# ChartDialogs: Plotting from Natural Language Instructions (Shao and Nakashole, ACL 2020)

Natural language interfaces to computer systems are an exciting area with new workshops (WNLI at ACL and IntEx-SemPar at EMNLP), a range of datasets (including my own work on text-to-SQL), and many papers. Most work focuses on either (1) commands for simple APIs, (2) generating a database query, or (3) generating general purpose code. This paper considers an interesting application: interaction with data visualisation tools.

Natural language interfaces to computer systems are an exciting area with new workshops (WNLI at ACL and IntEx-SemPar at EMNLP), a range of datasets (including my own work on text-to-SQL), and many papers. Most work focuses on either (1) commands for simple APIs, (2) generating a database query, or (3) generating general purpose code. This paper considers an interesting application: interaction with data visualisation tools.

Using the full flexibility of these tools is a tall order, so this work focuses on commands to modify style parameters of a figure. For that setting, the problem can be framed as task-oriented dialogue in which each style parameter (e.g. x-axis font size) is a slot that needs to be defined. Using this framing of the problem, the paper presents a new dataset of 3,200 conversations in which a person modifies the style of a plot. These were collected on Mechanical Turk by having one worker describe a target plot and another worker manipulating values for parameters to match it. There are 12 plot types with 3-13 properties, with the target plot randomly generated. Baseline approaches do fairly well, but far short of a human (either another worker or one of the authors).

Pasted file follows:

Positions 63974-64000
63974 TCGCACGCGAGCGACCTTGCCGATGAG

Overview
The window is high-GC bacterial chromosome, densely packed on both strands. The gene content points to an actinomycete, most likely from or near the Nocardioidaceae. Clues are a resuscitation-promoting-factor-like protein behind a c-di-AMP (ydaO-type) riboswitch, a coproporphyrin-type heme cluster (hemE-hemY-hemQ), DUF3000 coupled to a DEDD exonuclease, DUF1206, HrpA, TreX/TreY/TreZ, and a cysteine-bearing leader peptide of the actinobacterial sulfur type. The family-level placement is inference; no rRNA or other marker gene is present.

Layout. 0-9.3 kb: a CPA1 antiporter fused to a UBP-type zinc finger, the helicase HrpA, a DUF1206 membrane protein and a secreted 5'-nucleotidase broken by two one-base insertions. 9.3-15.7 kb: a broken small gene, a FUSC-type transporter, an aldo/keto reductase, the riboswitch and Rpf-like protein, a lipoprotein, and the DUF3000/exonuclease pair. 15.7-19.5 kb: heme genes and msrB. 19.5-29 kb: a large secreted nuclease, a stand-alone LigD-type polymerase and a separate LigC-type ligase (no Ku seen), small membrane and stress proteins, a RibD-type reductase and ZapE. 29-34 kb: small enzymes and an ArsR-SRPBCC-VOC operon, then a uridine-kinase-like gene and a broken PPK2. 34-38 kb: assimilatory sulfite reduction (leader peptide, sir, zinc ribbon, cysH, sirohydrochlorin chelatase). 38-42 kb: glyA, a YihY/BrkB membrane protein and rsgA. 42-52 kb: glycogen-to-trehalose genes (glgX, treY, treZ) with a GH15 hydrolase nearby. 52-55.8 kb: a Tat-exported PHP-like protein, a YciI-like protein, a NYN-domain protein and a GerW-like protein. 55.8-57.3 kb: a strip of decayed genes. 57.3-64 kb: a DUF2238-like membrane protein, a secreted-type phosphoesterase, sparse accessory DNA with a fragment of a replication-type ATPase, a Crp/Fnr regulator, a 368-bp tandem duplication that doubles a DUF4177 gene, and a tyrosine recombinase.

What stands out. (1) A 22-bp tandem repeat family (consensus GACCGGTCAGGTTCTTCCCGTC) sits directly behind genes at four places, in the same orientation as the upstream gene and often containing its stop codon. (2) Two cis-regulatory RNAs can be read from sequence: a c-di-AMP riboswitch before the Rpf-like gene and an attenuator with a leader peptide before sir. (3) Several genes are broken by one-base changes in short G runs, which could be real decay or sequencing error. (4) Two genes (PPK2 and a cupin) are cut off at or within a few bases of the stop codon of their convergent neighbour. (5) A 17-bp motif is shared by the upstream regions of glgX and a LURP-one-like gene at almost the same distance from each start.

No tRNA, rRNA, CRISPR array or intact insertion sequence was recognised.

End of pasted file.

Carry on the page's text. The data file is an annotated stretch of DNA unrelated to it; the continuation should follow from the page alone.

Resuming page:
It’s a large resource with high agreement between annotators and the paper presents detailed analysis and helpful examples. One experiment I’d be curious to see is results with a fixed number of training examples per plot type (or per slot type). Histograms and scatter plots appear particularly difficult in the breakdown of results by plot type, but they are also the types with the fewest examples (a tenth as many as the type with the most).

I find this general topic exciting because it brings together several areas of NLP and it seems feasible to create a useful system in the near future. Hopefully there will be progress on models for this dataset and development of additional resources. In particular, there was a decision here to limit generation to slot-values, which is powerful, but does not capture the full flexibility of matplotlib (at least not without further work on representing more features this way). Arbitrary code generation would be a fantastic extension, though creating the data would require some creativity as the approach used here wouldn’t directly work.

## Citation

Paper

@inproceedings{shao-nakashole-2020-chartdialogs,
title = "{C}hart{D}ialogs: {P}lotting from {N}atural {L}anguage {I}nstructions",
title: "{C}hart{D}ialogs: {P}lotting from {N}atural {L}anguage {I}nstructions",
author = "Shao, Yutong  and
Nakashole, Ndapa",
booktitle = "Proceedings of the 58th Annual Meeting of the Association for Computational Linguistics",
month = "jul",
year = "2020",